“In the spiritual (as in the material) world there is no empty space, and as self, and fears and worries depart out of your lives, it follows that the things of the Spirit, that you crave so, rush in to take their places. All things are yours, and ye are Christ’s, and Christ is God’s. What a wonderful cycle, because ye are God’s.” January 27th God Calling A.J. Russell
In Darlene Franz’s workshop on Sacred Chant here in Victoria last November 19th, she suggested something that made a deep impression on me. And for the life of me, I couldn’t pull it back, I couldn’t remember it. I could only feel it. Until… I read the above excerpt in the devotional God Calling last month.
While we were chanting, someone commented that they just couldn’t seem to get enough breath. What Darlene suggested to the group was to focus on the out-breath instead of on the in-breath. The in-breath is automatic. Only the out-breath, fully released, fully surrendered, allows the new breath to rush in. How like Centering Prayer, as we practice letting go, over and over, not knowing what will come next, but trusting and paying attention, and letting go instead of clinging, over and over and over again.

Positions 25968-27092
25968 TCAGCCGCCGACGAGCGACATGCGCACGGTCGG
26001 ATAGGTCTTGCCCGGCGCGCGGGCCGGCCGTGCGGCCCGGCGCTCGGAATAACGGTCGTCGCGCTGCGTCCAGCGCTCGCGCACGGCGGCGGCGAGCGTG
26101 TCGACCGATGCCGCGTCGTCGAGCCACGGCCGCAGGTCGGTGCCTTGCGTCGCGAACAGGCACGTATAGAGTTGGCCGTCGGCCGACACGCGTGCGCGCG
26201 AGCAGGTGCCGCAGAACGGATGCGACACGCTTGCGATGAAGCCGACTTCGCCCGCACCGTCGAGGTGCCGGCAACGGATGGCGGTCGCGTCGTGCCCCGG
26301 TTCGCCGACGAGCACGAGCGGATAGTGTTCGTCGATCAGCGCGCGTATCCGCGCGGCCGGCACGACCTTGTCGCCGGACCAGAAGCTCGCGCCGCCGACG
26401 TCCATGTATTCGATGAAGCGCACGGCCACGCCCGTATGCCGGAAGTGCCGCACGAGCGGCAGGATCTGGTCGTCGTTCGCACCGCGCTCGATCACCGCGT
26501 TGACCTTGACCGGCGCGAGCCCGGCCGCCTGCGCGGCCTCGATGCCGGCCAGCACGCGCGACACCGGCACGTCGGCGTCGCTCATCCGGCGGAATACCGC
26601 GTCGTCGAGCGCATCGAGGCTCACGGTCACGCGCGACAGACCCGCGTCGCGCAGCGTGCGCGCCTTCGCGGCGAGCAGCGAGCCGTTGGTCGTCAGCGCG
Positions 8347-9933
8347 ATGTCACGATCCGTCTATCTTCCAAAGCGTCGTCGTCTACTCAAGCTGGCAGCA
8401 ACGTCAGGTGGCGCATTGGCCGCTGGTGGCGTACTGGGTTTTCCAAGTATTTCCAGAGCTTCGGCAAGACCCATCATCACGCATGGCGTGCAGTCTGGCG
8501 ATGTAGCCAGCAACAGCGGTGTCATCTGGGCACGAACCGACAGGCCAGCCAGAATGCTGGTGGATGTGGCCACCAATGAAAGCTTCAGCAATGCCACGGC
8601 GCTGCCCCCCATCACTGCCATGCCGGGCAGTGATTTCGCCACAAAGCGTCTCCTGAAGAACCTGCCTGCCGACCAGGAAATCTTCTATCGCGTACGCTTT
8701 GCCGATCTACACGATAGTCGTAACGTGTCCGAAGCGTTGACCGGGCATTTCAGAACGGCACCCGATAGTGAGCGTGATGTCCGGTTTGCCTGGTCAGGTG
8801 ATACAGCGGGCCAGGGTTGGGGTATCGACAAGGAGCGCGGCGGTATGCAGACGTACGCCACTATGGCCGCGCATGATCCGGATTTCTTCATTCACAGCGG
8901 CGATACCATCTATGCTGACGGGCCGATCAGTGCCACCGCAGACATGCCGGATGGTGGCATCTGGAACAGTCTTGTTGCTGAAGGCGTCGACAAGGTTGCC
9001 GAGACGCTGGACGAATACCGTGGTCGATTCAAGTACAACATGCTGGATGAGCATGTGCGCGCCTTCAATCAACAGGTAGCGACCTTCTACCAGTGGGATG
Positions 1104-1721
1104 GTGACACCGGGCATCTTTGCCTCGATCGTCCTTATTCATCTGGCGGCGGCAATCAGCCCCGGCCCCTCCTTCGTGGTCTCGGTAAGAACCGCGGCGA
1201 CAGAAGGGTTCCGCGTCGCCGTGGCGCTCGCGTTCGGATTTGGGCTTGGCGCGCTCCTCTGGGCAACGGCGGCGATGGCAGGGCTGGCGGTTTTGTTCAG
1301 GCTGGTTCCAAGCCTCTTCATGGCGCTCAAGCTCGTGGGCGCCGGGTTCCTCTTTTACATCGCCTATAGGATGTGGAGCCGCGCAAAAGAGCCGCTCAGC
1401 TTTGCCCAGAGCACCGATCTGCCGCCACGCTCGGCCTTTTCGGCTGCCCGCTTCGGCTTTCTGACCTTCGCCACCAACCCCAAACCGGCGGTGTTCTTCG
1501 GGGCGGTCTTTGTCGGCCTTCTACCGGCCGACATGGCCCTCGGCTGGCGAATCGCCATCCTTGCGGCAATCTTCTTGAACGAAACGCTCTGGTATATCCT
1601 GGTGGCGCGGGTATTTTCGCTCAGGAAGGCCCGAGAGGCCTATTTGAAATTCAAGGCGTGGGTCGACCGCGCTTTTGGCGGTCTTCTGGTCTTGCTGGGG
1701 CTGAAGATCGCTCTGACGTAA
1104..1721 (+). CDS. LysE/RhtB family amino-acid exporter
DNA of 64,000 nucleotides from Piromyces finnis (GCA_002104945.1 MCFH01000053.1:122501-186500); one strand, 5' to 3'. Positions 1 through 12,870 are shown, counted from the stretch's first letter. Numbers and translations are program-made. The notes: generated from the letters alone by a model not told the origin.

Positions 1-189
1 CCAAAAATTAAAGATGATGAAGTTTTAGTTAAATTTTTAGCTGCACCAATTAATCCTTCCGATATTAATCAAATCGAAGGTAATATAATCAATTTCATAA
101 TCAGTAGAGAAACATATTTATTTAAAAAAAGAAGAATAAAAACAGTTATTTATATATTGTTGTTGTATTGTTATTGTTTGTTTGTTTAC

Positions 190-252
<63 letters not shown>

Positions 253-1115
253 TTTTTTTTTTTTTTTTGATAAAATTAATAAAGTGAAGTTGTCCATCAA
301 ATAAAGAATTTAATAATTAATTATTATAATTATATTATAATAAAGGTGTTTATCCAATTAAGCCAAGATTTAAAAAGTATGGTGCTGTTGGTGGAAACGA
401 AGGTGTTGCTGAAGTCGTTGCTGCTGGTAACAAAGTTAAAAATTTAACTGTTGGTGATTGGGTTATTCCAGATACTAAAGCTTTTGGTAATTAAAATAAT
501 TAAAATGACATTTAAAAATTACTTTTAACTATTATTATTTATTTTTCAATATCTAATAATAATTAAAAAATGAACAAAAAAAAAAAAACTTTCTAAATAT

Darlene talked about playing a wind instrument. How much effort it takes to blow on the reed to make sound. And how because there’s more effort than air required, a musician may run out of oxygen before running out of air. In other words, the oxygen is used up even when there’s still air in the lungs. So counter to what feels the normal thing to do – breathe in – the clarinetist must exhale fully first before the new breath has room to rush in. The urge is to inhale before the ‘dead’ air is let go of.
How often to we forget to exhale and then try and force a new breath? If we can let go fully, the next breath comes rushing in without effort. Life rushes in to feed and embrace us. The cycle seamlessly continues. Until it doesn’t, which is something out of our control anyways.
Selinde Krayenhoff is a writer, community worker, teacher/facilitator/keynote speaker, and past member of The Contemplative Society Board. Selinde is founding publisher of Island Parent Magazine and currently offers workshops and talks on
Nonviolent Communication, Parenting, and Midlife Transitions.
Darlene Franz, D.M.A., is a freelance oboist, singer, music educator, and chant composer residing in Seattle Washington. Darlene facilitates sacred chant workshops and assists at select Wisdom Schools in collaboration with the Rev. Cynthia Bourgeault